Vale employee smiling in green landscape. She is wearing a green Vale
uniform, goggles, helmet and ear plugs. Visual wave artifact Vale
Vale actively explores alternatives to avoid or minimize involuntary resettlement. However, when is not possible to avoid, we follow procedures in compliance with the local legislation and aligned with international standards, such as the International Finance Corporation’s Performance Standard 5 and the World Bank's ESS 5. 

Vale’s approach to involuntary resettlement aims to prevent social and environmental impacts and help to restore the livelihoods of individuals and families who are temporarily or permanently displaced as a result of the construction, expansion or upgrades of our facilities. Involuntary resettlement may also be necessary where our operations pose risks to the physical integrity and health and safety of communities, such as dam decommissioning projects or when the hazard ratings of certain dams are increased, resulting in the involuntary resettlement, for instance, of communities in Nova Lima, Itabirito, Ouro Preto, and Barão de Cocais (learn more in Evacuated Territories).  

As of the end of 2022, 1,465 families were in the process of involuntary resettlement in Brazil and Indonesia. Of this total, 462 families are already in permanent housing, and another 356 are in temporary housing with all necessary expenses for decent living standards covered by Vale. This group includes 412 families who are receiving assistance in connection with dam decommissioning projects in Minas Gerais.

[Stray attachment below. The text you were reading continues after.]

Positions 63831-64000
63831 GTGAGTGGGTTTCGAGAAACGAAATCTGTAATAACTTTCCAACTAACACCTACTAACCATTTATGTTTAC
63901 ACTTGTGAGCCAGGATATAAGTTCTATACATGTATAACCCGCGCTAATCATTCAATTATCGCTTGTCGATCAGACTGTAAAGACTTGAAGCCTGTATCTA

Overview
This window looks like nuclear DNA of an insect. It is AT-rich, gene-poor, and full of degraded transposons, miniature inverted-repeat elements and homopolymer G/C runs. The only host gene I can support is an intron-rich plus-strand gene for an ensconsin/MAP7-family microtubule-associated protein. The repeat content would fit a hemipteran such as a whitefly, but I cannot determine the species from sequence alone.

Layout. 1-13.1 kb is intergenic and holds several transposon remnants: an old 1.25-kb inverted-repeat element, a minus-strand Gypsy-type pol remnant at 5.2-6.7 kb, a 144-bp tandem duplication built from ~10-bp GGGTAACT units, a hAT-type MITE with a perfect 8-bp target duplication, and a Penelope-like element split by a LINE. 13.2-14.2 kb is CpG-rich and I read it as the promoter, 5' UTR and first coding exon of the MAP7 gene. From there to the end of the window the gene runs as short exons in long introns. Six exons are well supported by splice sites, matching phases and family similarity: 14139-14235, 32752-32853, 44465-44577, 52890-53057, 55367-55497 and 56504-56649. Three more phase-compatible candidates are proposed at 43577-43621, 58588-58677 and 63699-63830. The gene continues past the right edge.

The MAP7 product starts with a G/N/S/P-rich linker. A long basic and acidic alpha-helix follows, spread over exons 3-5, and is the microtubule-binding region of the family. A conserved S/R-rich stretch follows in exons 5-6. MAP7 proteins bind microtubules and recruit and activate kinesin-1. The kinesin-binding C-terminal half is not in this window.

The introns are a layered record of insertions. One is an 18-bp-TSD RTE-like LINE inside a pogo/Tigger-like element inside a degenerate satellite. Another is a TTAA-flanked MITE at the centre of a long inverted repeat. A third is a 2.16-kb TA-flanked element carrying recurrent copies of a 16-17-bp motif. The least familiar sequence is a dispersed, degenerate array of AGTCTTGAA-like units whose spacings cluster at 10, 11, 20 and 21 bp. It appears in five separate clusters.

Involuntary resettlement guidelines and phases

Key guidelines: 
  • Comply with local legislation; 
  • Explore ways to avoid or minimize involuntary resettlement; 
  • Take account of local social and cultural aspects, community organization, and collective practices;  
  • Ensure the participation of affected families in all stages of the process, seeking to mitigate disparities in information access and negotiation capabilities, while ensuring families’ autonomy in making individual decisions; 
  • Provide accessible, predictable, transparent, credible, and equitable channels for receiving and addressing grievances (requests, complaints, and reports) during all stages of involuntary resettlement process;  
  • Offer support to ensure the restoration of livelihoods to a condition equivalent to or better than previous conditions. 
Vale`s Archive
Vale`s Archive

Process phases: ​ 

  • Planning 
    Preliminary assessments to determine the potential impacts from involuntary resettlement on communities and analyze alternatives to avoid or minimize involuntary displacements. Timeframes and the resources needed for the complete resettlement process are also determined. 


  • Survey 
    Social and economic survey and specific studies to determine territorial and land aspects and the livelihood of affected families and communities.  


  • Planning, execution, and monitoring of Resettlement Action Plan (RAP)  
    Agreement with communities and carry out the assistance measures under the RAP to mitigate and/or offset impacts from resettlement and monitoring indicators to verify that livelihoods are restored.